24 Wishes That Will Never Matter

there are boxes on the seat of the bay window
I am a child. I know that the presents
are for my birthday.
in the blue box with the fat ribbon
there must be a horse play-set:
the one with the pink brush and the
tiny, silver pale.
wrapped up in a newspaper there
must be the journal I pointed out
in the display at the bookstore.
the kitchen is alive
with scented bursts of maple syrup.
I am wearing my favorite pink dress.
here I sit at the kitchen table.
my father contently reads the paper,
though he absorbs nothing new.
my mother presses the waffle iron.
their arms are clean, unmarked,
unpocked.
their eyes are wet
and white.
the time skirts by illogically
and I go to open my boxes
that have waited for me in March.
my small, bird-like heart trembles
as my hands unwrap my presents.
i am dreaming.
the earth swallows up my horse play-set,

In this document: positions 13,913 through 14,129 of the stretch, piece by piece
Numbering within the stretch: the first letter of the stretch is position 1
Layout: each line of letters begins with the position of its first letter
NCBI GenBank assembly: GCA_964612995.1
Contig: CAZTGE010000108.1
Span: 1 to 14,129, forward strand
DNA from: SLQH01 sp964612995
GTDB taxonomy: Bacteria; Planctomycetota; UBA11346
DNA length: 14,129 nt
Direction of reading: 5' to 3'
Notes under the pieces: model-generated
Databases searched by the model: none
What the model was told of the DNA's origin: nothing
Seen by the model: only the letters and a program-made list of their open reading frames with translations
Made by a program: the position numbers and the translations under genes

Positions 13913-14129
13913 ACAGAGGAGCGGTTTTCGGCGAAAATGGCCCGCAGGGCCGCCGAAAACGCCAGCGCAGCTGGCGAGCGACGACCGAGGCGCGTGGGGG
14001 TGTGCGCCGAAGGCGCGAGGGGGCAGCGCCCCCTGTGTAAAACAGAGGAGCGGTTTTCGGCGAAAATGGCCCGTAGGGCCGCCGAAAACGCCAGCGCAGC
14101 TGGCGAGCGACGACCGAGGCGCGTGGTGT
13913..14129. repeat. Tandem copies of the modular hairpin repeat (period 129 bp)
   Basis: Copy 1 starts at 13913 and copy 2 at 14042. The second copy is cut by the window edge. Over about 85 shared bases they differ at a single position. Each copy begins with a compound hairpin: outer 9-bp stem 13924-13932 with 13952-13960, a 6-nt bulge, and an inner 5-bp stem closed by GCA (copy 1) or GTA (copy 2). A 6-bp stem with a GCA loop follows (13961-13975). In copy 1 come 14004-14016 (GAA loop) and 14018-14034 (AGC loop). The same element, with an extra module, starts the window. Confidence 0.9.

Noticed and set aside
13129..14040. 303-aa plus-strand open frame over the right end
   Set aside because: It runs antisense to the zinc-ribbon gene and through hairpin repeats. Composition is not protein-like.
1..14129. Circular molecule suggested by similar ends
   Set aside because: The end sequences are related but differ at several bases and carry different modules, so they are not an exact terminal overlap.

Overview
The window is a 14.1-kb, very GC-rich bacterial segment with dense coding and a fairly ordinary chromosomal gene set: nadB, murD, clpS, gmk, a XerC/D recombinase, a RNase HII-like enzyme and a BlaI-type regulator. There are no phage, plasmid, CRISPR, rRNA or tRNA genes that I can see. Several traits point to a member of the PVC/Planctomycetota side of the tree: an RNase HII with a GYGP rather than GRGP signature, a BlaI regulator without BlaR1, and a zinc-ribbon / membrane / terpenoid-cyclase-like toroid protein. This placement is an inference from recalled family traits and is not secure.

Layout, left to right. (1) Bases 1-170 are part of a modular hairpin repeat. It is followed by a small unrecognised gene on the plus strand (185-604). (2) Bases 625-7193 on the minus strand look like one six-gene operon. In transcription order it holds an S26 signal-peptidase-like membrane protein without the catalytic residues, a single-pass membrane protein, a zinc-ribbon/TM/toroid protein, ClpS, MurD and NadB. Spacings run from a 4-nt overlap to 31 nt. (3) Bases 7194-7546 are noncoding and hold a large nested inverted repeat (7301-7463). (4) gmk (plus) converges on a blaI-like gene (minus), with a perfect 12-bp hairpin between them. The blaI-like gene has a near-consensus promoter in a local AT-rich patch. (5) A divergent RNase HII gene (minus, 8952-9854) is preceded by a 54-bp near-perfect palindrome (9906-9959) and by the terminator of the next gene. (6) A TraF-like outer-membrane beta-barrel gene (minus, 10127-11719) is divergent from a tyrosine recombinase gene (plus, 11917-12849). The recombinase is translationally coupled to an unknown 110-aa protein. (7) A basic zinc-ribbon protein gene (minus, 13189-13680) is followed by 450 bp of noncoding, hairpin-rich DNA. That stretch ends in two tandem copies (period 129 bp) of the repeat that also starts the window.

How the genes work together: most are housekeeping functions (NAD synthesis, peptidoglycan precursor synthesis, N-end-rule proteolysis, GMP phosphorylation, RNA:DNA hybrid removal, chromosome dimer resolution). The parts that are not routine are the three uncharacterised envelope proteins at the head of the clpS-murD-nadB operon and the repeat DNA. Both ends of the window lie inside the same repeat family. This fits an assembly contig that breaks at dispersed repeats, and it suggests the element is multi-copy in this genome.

along with the pink brush,
the tiny, silver pale.
the earth swallows my journal.
it eats my socks, my knees, my waist,
my breasts, my lips.
I am kidnapped from the kitchen table.
years later, I blink my eyes open
in front of an audience.
I am no less than twenty-four.
I am an adult. I know that it is my birthday.
the audience goes silent.
I take a deep breath, just as I’ve done for the
past years before,
I blow out the candles
and wish
that somewhere, in my real life,
my mother is making me waffles with her
wet, white eyes.
that my father is reading the paper with his
wet, white eyes.

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